What makes Bengal's Marxist rulers more culpable of the crime of allowing things to come to such a pass is their inability, or refusal, to learn from history. One of the reasons (though not the main cause) of the flight of capital from Bengal three decades ago and the state's resultant decline was the notorious power cuts that earned Kolkata and Bengal a lot of infamy. The power situation improved a lot by the 1990s (to give the devil its due, it was the Marxists who led the turnaround). Bengal started exporting power to other states. But the criminal mistake that our rulers made was to rest on their laurels. And when our Marxists jettisoned their dogma (and ideology) to start wooing private capital, they should have put the infrastructure in place to meet the demands of the increased economic and industrial activity and the resultant affluence. But they placed the cart before the horse and now find themselves in a hopeless situation. Demand for power has gone up exponentially from new industrial units and commercial establishments as well as individual consumers. And the state is in no position to meet this demand. With this shortfall expected to continue over the next three years at least till power plants under construction now are commissioned, the fear is that not only would potential investors shy away from coming to Bengal, even those who've invested here may move away. This had happened more than three decades ago and one would have expected Bengal's rulers to have learnt a lesson from that. They didn't, and Bengal may have to suffer again due to this.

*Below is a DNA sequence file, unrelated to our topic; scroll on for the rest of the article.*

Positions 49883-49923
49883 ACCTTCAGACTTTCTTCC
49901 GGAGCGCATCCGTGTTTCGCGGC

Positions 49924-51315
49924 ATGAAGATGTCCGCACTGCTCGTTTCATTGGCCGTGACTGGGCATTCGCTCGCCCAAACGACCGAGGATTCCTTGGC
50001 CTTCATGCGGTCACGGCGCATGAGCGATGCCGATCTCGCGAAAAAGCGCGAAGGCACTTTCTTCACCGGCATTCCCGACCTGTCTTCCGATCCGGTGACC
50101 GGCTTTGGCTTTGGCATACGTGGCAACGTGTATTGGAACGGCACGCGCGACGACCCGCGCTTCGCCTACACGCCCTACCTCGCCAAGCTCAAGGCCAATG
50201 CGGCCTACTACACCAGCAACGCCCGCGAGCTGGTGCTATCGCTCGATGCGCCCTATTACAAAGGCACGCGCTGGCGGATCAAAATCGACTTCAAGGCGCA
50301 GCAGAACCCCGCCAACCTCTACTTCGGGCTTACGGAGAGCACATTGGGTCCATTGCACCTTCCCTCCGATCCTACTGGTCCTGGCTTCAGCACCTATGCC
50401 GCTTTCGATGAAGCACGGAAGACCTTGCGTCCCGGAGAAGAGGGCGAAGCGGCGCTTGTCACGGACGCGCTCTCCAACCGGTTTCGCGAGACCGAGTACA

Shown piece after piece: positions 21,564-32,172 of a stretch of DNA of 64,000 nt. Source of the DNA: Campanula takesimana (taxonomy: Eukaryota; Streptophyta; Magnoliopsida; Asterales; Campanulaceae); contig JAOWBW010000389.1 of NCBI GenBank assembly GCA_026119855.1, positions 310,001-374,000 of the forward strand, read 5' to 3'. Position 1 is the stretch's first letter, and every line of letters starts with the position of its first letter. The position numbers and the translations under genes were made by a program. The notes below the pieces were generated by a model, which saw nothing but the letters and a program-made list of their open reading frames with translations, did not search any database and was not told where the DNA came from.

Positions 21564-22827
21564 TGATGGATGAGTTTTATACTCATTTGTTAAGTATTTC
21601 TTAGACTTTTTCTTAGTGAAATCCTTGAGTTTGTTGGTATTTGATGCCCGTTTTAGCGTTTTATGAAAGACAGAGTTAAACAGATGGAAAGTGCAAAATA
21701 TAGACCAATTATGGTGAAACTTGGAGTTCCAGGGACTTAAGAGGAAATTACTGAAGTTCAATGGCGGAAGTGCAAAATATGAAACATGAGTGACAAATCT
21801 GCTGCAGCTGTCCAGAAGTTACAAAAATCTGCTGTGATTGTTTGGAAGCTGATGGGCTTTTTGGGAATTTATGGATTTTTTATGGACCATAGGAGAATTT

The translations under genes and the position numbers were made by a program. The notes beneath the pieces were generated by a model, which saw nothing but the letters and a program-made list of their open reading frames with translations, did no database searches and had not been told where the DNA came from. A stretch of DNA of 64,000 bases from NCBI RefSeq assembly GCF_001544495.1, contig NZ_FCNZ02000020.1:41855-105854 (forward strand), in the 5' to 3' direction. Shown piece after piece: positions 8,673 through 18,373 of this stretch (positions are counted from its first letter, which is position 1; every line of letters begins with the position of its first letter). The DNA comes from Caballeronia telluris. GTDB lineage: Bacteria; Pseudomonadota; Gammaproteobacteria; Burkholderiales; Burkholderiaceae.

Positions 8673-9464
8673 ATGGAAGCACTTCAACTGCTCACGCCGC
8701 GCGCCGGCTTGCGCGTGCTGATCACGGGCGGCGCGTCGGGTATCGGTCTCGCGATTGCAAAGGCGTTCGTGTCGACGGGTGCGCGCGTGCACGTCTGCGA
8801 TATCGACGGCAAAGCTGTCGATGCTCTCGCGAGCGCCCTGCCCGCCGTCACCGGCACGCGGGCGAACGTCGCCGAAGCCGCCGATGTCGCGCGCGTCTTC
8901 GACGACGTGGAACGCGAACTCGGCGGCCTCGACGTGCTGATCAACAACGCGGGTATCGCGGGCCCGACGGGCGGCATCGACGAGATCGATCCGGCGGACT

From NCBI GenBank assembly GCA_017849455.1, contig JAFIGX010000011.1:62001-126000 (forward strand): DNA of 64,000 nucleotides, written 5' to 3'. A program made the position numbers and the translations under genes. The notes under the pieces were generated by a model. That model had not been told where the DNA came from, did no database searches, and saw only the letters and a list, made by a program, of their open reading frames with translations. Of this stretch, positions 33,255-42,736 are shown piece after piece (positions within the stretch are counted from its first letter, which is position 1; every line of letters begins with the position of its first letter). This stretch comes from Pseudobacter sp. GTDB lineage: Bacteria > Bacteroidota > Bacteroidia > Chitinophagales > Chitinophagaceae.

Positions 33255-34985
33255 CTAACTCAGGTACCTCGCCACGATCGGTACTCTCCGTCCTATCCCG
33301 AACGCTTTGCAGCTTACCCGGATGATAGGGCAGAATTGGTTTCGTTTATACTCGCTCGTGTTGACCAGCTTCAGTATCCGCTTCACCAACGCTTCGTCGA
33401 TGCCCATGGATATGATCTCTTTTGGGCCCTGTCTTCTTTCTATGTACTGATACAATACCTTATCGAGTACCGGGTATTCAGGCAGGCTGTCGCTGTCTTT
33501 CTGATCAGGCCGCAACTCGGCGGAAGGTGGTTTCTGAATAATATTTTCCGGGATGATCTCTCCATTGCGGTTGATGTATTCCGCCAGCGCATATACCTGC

Adding to the crisis

Desperate situations call for desperate measures. So too with the dismal power situation. Kolkata's distressed citizens have started purchasing generators to buy some relief. Those who can afford it have gone in for their own sets, while many others have pooled resources to purchase heavy-- duty ones. In many localities, entrepreneurs have invested in huge generator sets and sell power to people at a premium. The result is that this noisy and polluted city gets more cacophonous and its air more noxious. Whenever there's a power failure, a large number of generators start to life and create an unbearable din and spew fumes; the sound and fumes make the area more uninhabitable. But then, hapless Kolkatans can't be blamed for this. Living with more noise and air pollution beats sweating it out in the sweltering heat and insufferable humidity. Those manning the state power department and our political masters have to shoulder the blame for this exacerbated mess that we find ourselves in these days.